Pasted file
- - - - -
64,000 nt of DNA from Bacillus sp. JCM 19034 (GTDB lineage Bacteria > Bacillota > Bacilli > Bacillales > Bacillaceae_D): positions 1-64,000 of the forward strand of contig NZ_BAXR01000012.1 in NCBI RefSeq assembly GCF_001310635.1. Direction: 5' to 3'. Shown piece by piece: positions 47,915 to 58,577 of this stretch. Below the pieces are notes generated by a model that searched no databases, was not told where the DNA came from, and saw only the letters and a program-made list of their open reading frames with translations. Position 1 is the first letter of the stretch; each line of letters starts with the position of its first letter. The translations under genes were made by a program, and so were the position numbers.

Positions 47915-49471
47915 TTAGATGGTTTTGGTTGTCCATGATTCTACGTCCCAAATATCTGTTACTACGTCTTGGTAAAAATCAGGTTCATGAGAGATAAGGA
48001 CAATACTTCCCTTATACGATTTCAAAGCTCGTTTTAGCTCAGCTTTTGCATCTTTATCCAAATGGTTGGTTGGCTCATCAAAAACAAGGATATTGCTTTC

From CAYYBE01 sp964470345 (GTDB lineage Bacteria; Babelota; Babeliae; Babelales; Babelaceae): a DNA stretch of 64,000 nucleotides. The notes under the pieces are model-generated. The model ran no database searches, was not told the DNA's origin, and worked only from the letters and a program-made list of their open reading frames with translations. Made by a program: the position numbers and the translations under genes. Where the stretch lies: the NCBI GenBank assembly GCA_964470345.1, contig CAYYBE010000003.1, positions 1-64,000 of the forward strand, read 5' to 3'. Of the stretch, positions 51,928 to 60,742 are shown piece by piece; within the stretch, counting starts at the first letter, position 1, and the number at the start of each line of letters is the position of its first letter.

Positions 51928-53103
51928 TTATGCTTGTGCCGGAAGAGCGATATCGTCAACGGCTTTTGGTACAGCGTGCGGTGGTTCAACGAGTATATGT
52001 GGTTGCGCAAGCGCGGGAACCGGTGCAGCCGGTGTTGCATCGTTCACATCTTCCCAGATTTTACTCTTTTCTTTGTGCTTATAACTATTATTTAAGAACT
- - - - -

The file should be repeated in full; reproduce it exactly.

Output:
64,000 nt of DNA from Bacillus sp. JCM 19034 (GTDB lineage Bacteria > Bacillota > Bacilli > Bacillales > Bacillaceae_D): positions 1-64,000 of the forward strand of contig NZ_BAXR01000012.1 in NCBI RefSeq assembly GCF_001310635.1. Direction: 5' to 3'. Shown piece by piece: positions 47,915 to 58,577 of this stretch. Below the pieces are notes generated by a model that searched no databases, was not told where the DNA came from, and saw only the letters and a program-made list of their open reading frames with translations. Position 1 is the first letter of the stretch; each line of letters starts with the position of its first letter. The translations under genes were made by a program, and so were the position numbers.

Positions 47915-49471
47915 TTAGATGGTTTTGGTTGTCCATGATTCTACGTCCCAAATATCTGTTACTACGTCTTGGTAAAAATCAGGTTCATGAGAGATAAGGA
48001 CAATACTTCCCTTATACGATTTCAAAGCTCGTTTTAGCTCAGCTTTTGCATCTTTATCCAAATGGTTGGTTGGCTCATCAAAAACAAGGATATTGCTTTC

From CAYYBE01 sp964470345 (GTDB lineage Bacteria; Babelota; Babeliae; Babelales; Babelaceae): a DNA stretch of 64,000 nucleotides. The notes under the pieces are model-generated. The model ran no database searches, was not told the DNA's origin, and worked only from the letters and a program-made list of their open reading frames with translations. Made by a program: the position numbers and the translations under genes. Where the stretch lies: the NCBI GenBank assembly GCA_964470345.1, contig CAYYBE010000003.1, positions 1-64,000 of the forward strand, read 5' to 3'. Of the stretch, positions 51,928 to 60,742 are shown piece by piece; within the stretch, counting starts at the first letter, position 1, and the number at the start of each line of letters is the position of its first letter.

Positions 51928-53103
51928 TTATGCTTGTGCCGGAAGAGCGATATCGTCAACGGCTTTTGGTACAGCGTGCGGTGGTTCAACGAGTATATGT
52001 GGTTGCGCAAGCGCGGGAACCGGTGCAGCCGGTGTTGCATCGTTCACATCTTCCCAGATTTTACTCTTTTCTTTGTGCTTATAACTATTATTTAAGAACT